Prior to 1600, less than 15% of the people in England could read and write, enabling the State Church at that time to maintain power due to the reading and interpretation of the Bible being limited to the clergy. With the invention of the printing press and with the Bible becoming available in English translations, people could read and interpret the Bible on their own.
Eventually separate gatherings began to occur, which led to the establishment of what became known as the Congregationalist movement, through Dissenters and Non-Conformists. The English Civil War and the Great Migration were rooted in the Crown’s suppression of these dissenting Protestant groups.
John Lothrop had been baptized in 1584 in Yorkshire, and graduated in 1609 with a Master’s Degree from Cambridge University - a hotbed of protest at that time. He married Hannah Howes, daughter of
Rev. John Howes, of Eastwell, Kent, England. His congregation had been started, as a covenant congregation, by Rev. Henry Jacob in 1616. Lothrop became its Minister in 1625.
Lothrop was arrested in London in 1632 for having meetings, known as “conventicles”, which were secret gatherings for the purpose of hearing "unlicensed" preaching. He was brought before the Court of the High Commission, presided over by the Archbishop of Canterbury, William Lauden, who zealously sought to supress any sect not in conformity with the Church of England.
Together with his congregation of 42 members, Lothrop refused to sign the Ex-Officio oath in court - which would compel them to answer all questions put to them, effectively requiring them to testify against themselves. For this refusal they were imprisoned without further trial until they were eventually released in 1634. One member of that congregation was Pininah Howes, Dan McConnell's eighth-great-grandmother, part of whose testimony before the Court Dan shared with the audience.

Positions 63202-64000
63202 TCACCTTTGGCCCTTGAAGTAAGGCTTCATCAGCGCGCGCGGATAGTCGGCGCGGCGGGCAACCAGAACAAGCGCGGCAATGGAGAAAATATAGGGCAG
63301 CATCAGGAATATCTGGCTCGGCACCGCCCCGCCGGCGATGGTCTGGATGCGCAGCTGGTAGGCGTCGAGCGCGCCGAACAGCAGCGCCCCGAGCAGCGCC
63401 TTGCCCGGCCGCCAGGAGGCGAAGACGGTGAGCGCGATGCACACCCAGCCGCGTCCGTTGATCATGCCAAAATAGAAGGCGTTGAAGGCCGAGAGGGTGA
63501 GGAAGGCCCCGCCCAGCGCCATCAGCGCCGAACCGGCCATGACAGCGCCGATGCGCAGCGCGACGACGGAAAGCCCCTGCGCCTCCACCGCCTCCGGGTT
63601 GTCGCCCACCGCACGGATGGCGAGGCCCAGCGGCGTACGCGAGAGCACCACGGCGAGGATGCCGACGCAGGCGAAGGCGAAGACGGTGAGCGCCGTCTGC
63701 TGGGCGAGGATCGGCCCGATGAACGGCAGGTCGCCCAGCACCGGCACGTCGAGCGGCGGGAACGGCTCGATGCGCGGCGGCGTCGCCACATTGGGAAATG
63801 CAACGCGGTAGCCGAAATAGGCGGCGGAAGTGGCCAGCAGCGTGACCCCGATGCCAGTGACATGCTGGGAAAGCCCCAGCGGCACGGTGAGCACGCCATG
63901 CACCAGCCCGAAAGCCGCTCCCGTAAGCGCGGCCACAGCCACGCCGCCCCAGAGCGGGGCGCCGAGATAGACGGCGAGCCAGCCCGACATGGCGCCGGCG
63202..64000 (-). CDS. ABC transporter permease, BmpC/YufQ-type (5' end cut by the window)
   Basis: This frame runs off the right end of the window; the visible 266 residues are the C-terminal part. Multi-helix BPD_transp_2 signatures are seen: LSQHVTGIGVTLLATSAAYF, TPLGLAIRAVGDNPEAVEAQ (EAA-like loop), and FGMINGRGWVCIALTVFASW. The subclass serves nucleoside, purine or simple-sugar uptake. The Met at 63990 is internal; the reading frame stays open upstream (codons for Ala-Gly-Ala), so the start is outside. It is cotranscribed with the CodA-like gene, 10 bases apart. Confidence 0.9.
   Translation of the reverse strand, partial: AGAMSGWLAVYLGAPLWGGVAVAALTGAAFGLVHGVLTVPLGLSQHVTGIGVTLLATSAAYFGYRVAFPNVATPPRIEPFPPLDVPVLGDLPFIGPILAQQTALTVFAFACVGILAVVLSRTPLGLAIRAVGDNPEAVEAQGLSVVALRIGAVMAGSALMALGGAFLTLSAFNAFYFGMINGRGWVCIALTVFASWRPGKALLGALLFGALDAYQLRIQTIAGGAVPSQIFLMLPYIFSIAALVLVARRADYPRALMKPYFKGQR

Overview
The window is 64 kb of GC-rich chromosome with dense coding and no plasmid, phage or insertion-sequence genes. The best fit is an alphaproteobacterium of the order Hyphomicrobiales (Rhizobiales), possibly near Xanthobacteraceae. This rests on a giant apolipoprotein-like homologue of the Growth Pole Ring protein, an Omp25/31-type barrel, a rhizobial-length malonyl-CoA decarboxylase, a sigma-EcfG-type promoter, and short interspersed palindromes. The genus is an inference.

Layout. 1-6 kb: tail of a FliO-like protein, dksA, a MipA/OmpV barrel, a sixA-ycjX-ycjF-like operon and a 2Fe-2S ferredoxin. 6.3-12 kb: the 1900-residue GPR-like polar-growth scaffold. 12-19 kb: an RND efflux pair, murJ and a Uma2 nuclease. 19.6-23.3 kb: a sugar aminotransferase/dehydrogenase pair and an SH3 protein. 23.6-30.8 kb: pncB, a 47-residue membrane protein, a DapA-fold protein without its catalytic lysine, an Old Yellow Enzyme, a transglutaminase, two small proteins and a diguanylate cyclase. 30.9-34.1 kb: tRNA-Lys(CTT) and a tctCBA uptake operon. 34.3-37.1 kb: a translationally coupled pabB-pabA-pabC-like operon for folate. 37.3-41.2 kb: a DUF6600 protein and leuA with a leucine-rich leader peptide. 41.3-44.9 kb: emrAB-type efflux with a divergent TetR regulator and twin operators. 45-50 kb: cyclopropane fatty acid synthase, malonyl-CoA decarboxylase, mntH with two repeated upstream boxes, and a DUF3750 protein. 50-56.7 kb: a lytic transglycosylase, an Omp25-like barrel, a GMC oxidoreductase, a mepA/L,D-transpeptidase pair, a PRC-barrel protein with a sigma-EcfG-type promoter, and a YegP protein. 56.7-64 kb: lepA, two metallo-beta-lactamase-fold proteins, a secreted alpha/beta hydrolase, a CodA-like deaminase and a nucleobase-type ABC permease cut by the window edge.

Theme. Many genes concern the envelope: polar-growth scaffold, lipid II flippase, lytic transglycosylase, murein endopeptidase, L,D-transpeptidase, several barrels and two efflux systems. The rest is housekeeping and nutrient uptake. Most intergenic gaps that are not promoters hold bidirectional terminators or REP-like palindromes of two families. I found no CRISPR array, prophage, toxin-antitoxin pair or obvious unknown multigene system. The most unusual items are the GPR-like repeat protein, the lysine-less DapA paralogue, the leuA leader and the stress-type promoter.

Upon his release Lothrop had to either give up his beliefs and stop preaching, or flee the country. To return would mean execution.
Lothrop went to Boston in 1634, and soon afterward to Scituate, Mass, in Plymouth Colony, with 30 of his congregants. More joined during the period of 1634-38. He then moved most of the congregation to Barnstable in 1639. The surviving congregation, which is now the West Barnstable Congregational Church, justifiably holds claim to being the oldest continuous Congregational church in the world. Lothrop died in 1653, and is buried along with others of the founding families of Barnstable in the Lothrop Hill Cemetery in Barnstable Village.
Among the materials Dan brought for his presentation were copies of the Geneva Bible and Foxe's Book of Martyrs, books brought by many from England at the time of John Lothrop.
Each Cape Cod town had originally one church, which was separate and independent from all other churches. A Freeman in the New World was a person who owned land and was a member of a church; a person moving from one town to another needed to be recommended by the church from which he had been a member.
Dan concluded with a list of the surnames of the original members of Lothrop’s congregation, and founding families of Barnstable, that included, among others, Allen, Bacon, Bachelor, Bassett, Chipman, Cobb, Goodspeed, Hinckley, Linnell, Lombard, Marston, Sturgis - names familiar to and useful for those researching Cape Cod ancestries. These individuals comprise the ancestries of no fewer than 10 U.S. Presidents up to the present time.
Based on notes by David Martin.
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